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A Taste of Other Cultures

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Contributor: Tom Lang

Are you hesitant to explore foods from other cultures because you’re unsure how to fit them into your diabetes management plan? Get cooking with three delicious main course recipes that are healthy and lower in carbohydrates! We’ll explore dishes from South Asia, South Africa, and Mexico to delight your taste buds and bank account and honor traditional foods from different cultures.

This fabulous South Asian curry recipe has an incredible 5 out of 5-star rating from over 1,700 people who made it. You can make it as mild or spicy as you like.

Many curry recipes use a lot of butter, ghee, or oil loaded with fat, and curries are often high in carbs and sugar. Those ingredients are not healthy for anyone. This curry recipe is nutritious, delicious, easy to make, low in cost, and easily frozen for another day. The ingredients are high in antioxidants and anti-inflammatory properties, which may help to lower your blood pressure and help in blood sugar management.

Tom’s tips:

  • Despite being extremely high in saturated fat (87%), the coconut oil and full-fat coconut milk used in this recipe are healthy. You can read about the different types of saturated fat here and why saturated fat from coconut has several health benefits, including improvements in cognitive function and a more favorable lipid profile in your blood tests.
  • If you don’t want to use coconut oil, I recommend virgin sesame oil, which is very mild in flavor, clinically proven to help lower blood pressure, and has other health benefits.
  • I don’t recommend toasted sesame oil (the common dark-colored oil) for this recipe because it has a strong flavor that can overpower the other ingredients.
  • You can swap out the coconut milk with organic, non-GMO, soy, cashew, or oat milk. Or use a good dollop of any organic, fat-free, Greek-style yogurt. If you have a coffee grinder, try grinding some raw, unsalted sunflower seeds or pepitas (raw, unsalted pumpkin or squash seeds) and add them to any plant-based milk mentioned here.
  • To lower the carbs, omit the rice and make a rice substitute using cauliflower or carrots. Look online for cauliflower rice and cauliflower Naan recipes. They are very low in carbs, high in nutrition, and delicious!
  • Adjust the spice to your liking. If you can’t tolerate spicy food, omit the chili peppers. If you can handle a little heat, use one serrano pepper (remove the seeds) or one jalapeño pepper (with or without the seeds). If you really like things spicy, use two serranos, chile de arbol, habanero, or any other hot pepper.

This traditional South African Bredie recipe is best cooked slowly – ideally in a slow cooker.

Bredie is an Afrikaans word meaning stew. The flavors are greatly improved if you make it a day in advance. This recipe is extremely high in protein (due to the beef used) but lower in fiber. You can make this stew vegan, lower in carbs, or higher in fiber with a few easy changes.

Tom’s tips:

  • If you don’t want to use beef, you can swap it for chicken.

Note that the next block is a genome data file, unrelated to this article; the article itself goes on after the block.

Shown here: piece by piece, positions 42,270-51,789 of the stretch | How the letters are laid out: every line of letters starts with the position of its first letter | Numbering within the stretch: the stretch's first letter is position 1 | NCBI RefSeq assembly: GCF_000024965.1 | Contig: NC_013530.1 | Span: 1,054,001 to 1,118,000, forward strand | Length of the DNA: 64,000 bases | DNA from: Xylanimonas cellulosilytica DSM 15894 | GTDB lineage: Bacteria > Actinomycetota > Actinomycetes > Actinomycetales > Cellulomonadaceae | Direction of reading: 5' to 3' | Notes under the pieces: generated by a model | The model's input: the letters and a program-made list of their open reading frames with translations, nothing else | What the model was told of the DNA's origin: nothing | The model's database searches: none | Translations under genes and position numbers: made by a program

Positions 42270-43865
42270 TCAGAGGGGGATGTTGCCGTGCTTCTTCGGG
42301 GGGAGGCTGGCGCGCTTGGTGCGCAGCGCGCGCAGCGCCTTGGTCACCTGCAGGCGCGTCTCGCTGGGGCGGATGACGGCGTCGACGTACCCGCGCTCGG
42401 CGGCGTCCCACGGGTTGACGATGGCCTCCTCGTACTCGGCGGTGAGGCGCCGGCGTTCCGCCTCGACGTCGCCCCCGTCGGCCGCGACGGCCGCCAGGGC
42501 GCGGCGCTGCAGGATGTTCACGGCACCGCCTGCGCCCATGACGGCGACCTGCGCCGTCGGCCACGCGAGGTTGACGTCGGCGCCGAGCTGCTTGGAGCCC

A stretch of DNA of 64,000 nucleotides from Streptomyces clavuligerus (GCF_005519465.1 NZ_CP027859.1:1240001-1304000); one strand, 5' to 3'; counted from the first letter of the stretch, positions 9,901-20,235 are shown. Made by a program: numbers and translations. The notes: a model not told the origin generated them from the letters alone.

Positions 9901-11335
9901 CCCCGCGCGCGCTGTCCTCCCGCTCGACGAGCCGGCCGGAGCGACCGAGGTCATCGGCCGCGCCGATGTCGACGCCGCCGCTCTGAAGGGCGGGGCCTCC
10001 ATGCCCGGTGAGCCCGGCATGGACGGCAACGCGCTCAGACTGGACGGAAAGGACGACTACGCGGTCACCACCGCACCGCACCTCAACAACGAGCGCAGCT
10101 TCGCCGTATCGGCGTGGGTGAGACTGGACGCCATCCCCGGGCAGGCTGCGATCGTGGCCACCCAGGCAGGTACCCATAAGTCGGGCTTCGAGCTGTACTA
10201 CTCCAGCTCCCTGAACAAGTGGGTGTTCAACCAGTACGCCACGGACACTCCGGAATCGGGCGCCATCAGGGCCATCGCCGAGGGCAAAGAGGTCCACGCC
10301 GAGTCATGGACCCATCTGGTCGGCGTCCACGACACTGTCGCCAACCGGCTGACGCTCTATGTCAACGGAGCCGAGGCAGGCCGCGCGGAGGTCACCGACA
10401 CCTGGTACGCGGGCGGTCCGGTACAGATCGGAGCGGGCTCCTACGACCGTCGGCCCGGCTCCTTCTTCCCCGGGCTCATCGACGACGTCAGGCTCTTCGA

• To make the recipe vegan, replace the meat with extra-firm tofu, tempeh, lentils, chickpeas (garbanzos), or any other dried beans, and use vegetable stock instead of chicken stock.
  • You can omit the sugar from this recipe or use a bit of date sugar instead.
  • Reduce the carb content by cutting back on the potatoes – use one instead of three.
  • Boost the fiber and nutritional content by adding sliced celery, bell peppers, mushrooms, collard greens, or any other low-carb vegetable that doesn’t get mushy when cooked.

This Mexican-inspired bowl can be served hot or cold, depending on the season.

When we think of Mexican food, we typically think of tacos, rice and bean dishes, guacamole, salsas, and chicken and pork dishes. Instead, try this delicious, low-carb, healthy, Mexican-inspired bowl to delight your taste buds!

Tom’s tips:

  • Use more or less spicy peppers to suit your taste.
  • If you don’t like cilantro, use parsley instead.
  • If cannellini beans are unavailable, substitute any white-colored beans.
  • Lower the carb and sugar content by omitting the corn and using more salsa.
  • For whole grains, choose buckwheat, brown rice, quinoa, millet, etc.

Inspired to get cooking yet? Here are a few more tips to get you on your way!

  • Here’s a great video you can use as a soul food resource:
  • To make your own low-carb, low-cost “noodles”, pick up a spiralizer tool from your favorite kitchen gadgets store and use it on:
    • Zucchini: has almost no carbs.
    • Carrots: higher in carbs than zucchini but way lower than wheat noodles.
    • Sweet Potatoes: higher in carbs than zucchini but way lower than wheat noodles.
  • Another low-carb noodle substitute is spaghetti squash. Just poke some holes in the squash with a stainless steel skewer, bake it in the oven on a cookie sheet, and when you cut it open, you have what looks like spaghetti!
  • You can buy almost zero-carb noodles at some supermarkets made from an Asian potato-like vegetable called konjac, but it smells strange and can cause digestive upset for some people. If you’re adventurous, try it.
  • Top your “noodles” with a low-sodium, healthy tomato sauce. Combine the tomato sauce and 1 cup of any cooked (or BPA-free canned) beans in a blender and blend until smooth. You can dilute it with a bit more tomato sauce if it’s too thick.

Tom Lang has worked as a research assistant at the pharmaceutical giant Hoechst in Germany and at The Albert Einstein College of Medicine in New York. Trained as a biologist, he lives on the west coast with his wife, Cate, and their rescued dog, Te amo. Tom has coached over 1,000 women and men with prediabetes and diabetes and has helped two family members with diabetes.

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